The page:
Roget's 21st Century Thesaurus, Third Edition Copyright © 2013 by the Philip Lief Group.

EXAMPLES FROM THE WEB FOR BEGIN

She suggested the 4th of July to him as the time to begin operations.

Foreigners, especially Greeks, begin to dominate the country.

The bell had rung—the curtain was up and the performances were about to begin.

And let there be no misunderstanding—we are going to begin to act, beginning today.

But he has played so many of these jokes that they begin to lose their effect.

Now hurry into your dressing gown and let's begin our letters.

All I can do is to go away where no one knows me, and begin over again.

Try as she might she could think of no effectual way to begin.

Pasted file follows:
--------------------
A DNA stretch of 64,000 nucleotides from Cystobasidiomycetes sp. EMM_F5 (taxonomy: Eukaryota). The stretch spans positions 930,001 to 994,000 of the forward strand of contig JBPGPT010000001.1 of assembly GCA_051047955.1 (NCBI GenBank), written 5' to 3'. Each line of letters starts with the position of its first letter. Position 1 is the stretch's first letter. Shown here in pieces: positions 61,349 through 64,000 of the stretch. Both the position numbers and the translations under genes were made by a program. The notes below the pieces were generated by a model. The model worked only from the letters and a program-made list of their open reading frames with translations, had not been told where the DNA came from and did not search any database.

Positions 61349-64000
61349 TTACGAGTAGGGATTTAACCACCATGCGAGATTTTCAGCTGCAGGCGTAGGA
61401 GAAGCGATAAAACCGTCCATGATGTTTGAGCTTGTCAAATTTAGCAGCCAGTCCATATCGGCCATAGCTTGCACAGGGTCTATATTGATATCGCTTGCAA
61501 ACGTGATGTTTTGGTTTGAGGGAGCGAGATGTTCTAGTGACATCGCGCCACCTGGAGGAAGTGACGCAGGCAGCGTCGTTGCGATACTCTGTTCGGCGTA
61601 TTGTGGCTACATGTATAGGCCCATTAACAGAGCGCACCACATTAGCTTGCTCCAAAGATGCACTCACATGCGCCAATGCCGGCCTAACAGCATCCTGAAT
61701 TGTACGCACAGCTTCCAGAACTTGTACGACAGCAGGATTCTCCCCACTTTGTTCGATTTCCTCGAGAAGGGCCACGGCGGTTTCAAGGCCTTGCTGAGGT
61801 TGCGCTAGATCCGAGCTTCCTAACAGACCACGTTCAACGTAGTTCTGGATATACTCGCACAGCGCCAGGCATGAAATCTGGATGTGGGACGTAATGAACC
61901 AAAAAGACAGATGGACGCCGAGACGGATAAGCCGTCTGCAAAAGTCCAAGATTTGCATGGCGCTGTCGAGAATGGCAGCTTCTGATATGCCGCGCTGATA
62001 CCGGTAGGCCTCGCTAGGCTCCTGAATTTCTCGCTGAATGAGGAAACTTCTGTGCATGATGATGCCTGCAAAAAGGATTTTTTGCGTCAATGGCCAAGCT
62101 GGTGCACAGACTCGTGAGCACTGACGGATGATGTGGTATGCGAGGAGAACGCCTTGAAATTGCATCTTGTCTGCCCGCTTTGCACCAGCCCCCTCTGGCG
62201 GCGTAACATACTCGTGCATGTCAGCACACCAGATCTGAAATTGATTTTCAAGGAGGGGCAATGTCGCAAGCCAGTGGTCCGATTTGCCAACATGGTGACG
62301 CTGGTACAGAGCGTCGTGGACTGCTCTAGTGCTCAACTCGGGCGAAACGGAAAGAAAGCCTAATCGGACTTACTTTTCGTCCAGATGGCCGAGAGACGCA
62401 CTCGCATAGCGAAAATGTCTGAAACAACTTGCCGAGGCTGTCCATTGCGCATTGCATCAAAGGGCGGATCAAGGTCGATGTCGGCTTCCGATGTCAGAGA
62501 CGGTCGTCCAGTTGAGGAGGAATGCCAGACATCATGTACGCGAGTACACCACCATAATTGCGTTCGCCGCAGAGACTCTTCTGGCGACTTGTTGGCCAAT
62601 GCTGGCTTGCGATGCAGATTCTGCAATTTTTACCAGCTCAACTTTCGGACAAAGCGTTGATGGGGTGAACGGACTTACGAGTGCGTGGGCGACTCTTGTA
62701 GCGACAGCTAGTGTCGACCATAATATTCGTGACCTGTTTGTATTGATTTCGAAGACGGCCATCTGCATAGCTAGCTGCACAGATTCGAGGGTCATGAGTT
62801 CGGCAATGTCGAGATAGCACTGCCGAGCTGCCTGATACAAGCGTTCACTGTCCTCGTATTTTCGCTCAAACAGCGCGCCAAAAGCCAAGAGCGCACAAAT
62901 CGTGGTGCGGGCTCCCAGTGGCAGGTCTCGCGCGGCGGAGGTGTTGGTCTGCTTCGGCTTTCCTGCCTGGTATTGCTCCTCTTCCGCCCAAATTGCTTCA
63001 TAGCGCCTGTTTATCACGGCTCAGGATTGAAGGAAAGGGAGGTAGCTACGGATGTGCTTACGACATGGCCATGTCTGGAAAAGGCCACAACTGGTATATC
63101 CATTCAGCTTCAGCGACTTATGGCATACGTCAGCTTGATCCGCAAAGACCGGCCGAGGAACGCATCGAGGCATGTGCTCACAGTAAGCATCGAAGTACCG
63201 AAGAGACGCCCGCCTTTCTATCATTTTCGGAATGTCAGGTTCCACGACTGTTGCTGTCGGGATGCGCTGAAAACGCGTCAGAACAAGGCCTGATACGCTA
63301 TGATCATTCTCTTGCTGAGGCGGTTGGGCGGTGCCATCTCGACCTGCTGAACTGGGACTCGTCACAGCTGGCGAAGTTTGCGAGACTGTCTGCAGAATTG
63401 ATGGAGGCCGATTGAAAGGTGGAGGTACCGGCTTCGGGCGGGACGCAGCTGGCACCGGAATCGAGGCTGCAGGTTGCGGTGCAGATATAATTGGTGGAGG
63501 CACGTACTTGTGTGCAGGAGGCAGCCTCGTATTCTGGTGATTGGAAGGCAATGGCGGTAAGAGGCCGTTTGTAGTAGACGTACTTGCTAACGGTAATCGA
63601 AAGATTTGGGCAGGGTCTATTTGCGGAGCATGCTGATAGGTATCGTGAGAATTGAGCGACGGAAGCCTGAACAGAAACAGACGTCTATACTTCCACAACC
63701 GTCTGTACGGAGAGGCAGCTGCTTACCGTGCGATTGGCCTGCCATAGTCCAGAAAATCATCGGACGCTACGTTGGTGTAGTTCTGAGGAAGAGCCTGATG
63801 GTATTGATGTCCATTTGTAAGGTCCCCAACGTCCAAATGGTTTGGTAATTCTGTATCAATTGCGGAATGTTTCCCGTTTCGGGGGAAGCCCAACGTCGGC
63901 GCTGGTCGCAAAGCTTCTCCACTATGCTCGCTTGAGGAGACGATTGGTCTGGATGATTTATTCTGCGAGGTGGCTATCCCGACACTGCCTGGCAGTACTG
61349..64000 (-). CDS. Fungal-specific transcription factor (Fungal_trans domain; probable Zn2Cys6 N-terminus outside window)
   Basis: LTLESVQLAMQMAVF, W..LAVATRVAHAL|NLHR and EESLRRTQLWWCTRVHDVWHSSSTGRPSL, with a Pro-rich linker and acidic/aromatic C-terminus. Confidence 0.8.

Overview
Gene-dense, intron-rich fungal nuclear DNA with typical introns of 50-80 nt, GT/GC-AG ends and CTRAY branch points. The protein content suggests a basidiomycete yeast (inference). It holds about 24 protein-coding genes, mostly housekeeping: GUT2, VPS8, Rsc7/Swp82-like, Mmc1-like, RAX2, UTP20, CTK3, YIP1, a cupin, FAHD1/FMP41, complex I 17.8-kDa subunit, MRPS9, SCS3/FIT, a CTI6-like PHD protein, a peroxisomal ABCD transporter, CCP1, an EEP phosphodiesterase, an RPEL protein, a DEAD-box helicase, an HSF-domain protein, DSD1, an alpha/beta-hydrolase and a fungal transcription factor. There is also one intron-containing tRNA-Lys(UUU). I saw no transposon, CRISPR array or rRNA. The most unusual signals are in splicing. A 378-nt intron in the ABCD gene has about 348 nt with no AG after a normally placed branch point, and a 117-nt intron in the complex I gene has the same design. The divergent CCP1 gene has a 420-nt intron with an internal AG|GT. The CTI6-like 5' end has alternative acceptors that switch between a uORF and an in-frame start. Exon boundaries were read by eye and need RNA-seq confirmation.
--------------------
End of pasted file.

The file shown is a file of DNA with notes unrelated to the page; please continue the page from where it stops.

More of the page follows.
Or perhaps it would be safer to begin with raspberries and cream.

After all she was about to begin the work she herself had chosen.

WORD ORIGIN

Old English beginnan "to begin, attempt, undertake," a rare word beside the more usual form onginnan (class III strong verb; past tense ongann, past participle ongunnen); from bi- (see be-) + West Germanbic *ginnan, of obscure meaning and found only in compounds, perhaps "to open, open up" (cf. Old High German in-ginnan "to cut open, open up," also "begin, undertake"), with sense evolution from "open" to "begin." Cognates elsewhere in Germanic include Old Frisian biginna "to begin," Middle Dutch beghinnen, Old High German beginnan, German beginnen, Old Frisian bijenna "to begin," Gothic duginnan.

MORE RELATED WORDS FOR BEGIN

Roget's 21st Century Thesaurus, Third Edition Copyright © 2013 by the Philip Lief Group.